A person qualified by education, training, and experience to estimate the value of real estate.
When you’re buying a home, it’s a very good idea to get a professional Glossary Term: home inspection before you Glossary Term: close your purchase and take possession of the home. Some Glossary Term: lenders may require a home inspection as part of the approval process.For a few hundred dollars or a little more (depending on the size of the home), a home inspection can provide you with a review of all the major structural components and operating systems of the house. The goal of the inspection is to identify potential issues with the home prior to the closing.
Even better, if you include an inspection clause in your purchase agreement and the need for a repair is discovered during an inspection, you can require the seller to make repairs before you purchase the home, or to give you a credit in advance for repairs you’d make after you purchase the home. This kind of clause is called a “Glossary Term: contingency.” If the seller refuses, you have the right to walk away from the offer without any penalty. For more about contingencies see Making an offer.
You will hire and pay for the inspector yourself. While your real estate professional may have inspectors they can recommend to you, you can also find your own if you prefer. You’ll want to make sure that the inspector is a licensed professional, so you could start your search by contacting one of the two biggest organizations in the industry and for the names of several local inspectors in your area:
An inspection of the home usually takes about two to three hours and typically covers:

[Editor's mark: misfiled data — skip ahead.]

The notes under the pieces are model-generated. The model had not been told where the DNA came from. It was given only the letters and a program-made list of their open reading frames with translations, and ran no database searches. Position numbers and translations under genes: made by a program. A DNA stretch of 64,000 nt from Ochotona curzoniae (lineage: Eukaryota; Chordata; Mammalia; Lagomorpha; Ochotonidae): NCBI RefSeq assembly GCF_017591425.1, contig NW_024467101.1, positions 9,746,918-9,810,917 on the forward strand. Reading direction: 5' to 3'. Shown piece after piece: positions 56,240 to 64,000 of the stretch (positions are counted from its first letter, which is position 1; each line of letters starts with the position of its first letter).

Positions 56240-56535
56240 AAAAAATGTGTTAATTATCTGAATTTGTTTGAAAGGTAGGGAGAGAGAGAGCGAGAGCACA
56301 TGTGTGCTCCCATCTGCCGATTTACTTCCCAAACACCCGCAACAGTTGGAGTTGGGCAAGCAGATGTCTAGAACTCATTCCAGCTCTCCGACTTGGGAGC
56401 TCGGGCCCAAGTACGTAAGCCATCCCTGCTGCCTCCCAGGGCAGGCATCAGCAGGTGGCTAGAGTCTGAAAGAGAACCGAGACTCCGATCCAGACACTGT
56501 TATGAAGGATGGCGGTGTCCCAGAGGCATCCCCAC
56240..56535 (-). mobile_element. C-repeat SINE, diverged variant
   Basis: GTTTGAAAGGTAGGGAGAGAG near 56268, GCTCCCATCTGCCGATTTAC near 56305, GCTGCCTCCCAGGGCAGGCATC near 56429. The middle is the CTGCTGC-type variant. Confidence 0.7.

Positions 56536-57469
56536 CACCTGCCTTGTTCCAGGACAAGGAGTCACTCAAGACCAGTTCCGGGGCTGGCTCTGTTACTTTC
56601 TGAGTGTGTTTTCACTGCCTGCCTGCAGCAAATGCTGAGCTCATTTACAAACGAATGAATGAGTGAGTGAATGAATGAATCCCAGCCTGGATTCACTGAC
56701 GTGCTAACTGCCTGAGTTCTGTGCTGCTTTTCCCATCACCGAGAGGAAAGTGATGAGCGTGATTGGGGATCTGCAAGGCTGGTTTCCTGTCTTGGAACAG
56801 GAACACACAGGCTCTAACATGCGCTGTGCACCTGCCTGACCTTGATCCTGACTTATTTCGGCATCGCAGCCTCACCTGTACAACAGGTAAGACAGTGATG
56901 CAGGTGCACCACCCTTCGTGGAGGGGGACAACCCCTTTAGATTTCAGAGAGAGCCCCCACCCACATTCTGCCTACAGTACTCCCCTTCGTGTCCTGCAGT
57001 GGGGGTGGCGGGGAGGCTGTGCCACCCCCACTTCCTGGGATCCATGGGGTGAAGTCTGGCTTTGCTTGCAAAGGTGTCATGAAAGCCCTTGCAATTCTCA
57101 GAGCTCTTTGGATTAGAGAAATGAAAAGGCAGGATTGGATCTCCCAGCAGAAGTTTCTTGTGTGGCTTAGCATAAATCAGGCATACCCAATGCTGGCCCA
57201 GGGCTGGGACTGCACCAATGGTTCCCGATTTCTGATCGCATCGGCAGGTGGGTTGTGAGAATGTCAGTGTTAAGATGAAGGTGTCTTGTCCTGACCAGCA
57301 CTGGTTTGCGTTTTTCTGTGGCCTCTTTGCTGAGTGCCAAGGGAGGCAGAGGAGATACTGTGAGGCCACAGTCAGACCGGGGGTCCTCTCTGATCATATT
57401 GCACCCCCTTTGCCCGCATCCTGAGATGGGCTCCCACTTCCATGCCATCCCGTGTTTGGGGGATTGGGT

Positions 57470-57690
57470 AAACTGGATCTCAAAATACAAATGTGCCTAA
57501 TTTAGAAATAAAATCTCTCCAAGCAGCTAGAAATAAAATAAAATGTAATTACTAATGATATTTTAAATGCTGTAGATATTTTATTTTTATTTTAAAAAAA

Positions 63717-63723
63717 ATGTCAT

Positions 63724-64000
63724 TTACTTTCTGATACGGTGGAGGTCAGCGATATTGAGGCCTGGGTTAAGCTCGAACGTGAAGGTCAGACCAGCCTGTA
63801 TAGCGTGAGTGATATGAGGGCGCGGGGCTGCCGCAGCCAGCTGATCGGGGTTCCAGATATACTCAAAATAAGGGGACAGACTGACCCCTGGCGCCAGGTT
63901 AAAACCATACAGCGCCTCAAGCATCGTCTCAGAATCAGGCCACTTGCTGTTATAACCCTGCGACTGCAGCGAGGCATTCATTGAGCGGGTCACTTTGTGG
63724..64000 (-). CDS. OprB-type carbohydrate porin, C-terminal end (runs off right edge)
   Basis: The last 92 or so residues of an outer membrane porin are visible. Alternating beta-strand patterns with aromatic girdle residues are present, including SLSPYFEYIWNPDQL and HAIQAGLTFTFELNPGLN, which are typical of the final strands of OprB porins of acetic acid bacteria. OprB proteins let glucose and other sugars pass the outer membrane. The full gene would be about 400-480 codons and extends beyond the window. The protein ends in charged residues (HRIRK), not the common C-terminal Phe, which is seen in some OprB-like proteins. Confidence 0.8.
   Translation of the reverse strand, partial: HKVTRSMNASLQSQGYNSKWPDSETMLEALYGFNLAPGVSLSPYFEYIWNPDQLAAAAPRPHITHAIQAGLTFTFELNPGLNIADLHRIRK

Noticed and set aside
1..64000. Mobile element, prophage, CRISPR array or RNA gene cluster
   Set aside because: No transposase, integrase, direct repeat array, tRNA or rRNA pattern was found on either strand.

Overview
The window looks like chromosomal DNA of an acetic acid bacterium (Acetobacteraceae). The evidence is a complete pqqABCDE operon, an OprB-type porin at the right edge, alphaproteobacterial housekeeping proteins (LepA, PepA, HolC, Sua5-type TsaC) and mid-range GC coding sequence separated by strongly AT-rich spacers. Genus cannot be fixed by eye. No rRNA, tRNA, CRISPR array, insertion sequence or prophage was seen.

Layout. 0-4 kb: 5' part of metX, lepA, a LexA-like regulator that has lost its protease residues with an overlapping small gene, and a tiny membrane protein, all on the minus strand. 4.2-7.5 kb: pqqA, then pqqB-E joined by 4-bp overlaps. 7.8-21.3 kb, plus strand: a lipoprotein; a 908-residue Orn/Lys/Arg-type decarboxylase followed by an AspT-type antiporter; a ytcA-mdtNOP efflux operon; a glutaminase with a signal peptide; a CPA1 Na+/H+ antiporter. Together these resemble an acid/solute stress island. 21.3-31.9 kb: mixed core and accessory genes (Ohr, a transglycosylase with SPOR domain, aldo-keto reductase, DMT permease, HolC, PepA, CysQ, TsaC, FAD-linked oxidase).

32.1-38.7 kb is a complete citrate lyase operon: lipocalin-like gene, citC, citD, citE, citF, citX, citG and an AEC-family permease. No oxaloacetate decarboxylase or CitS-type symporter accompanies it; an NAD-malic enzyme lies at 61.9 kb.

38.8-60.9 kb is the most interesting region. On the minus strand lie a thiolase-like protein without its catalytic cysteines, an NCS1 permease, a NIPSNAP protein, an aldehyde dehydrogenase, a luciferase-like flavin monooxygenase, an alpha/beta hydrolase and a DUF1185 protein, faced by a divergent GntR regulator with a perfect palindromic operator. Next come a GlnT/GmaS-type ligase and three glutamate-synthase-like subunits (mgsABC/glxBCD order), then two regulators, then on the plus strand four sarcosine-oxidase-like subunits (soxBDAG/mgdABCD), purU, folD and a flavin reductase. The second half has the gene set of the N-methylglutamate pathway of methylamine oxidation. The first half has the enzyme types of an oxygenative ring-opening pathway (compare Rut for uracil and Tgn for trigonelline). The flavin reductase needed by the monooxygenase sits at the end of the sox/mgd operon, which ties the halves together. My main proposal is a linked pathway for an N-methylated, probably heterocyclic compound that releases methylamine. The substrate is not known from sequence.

The inspection typically does not cover cosmetic issues with the house. The inspector is looking for functional issues only. For a more detailed description of what a home inspection will and will not include, see the ASHI Standards of Practice located at: http://www.ashi.org/inspectors/standards/standards.asp
Shortly after the inspection, you and your real estate professional will receive a written report detailing potential problems the inspector has found, suggested remedies for them, and in some cases an estimate of repair costs. This is just an estimate, so it is wise to consult other home repair professionals to make sure you understand the expected cost of the repairs.
It is not the inspector's job to tell you whether or not you're getting a good deal on the house. In fact, they won't Glossary Term: appraise the house at all. That's the responsibility of an Glossary Term: appraiser. The inspector is there to report facts about the home's condition, not to make judgments about the home's Glossary Term: value.
In the end, it is your decision whether or not to buy the home. Having an inspection performed can help alert you to any home repair costs that you may have to deal with at a later date and help you include these repairs in your negotiations.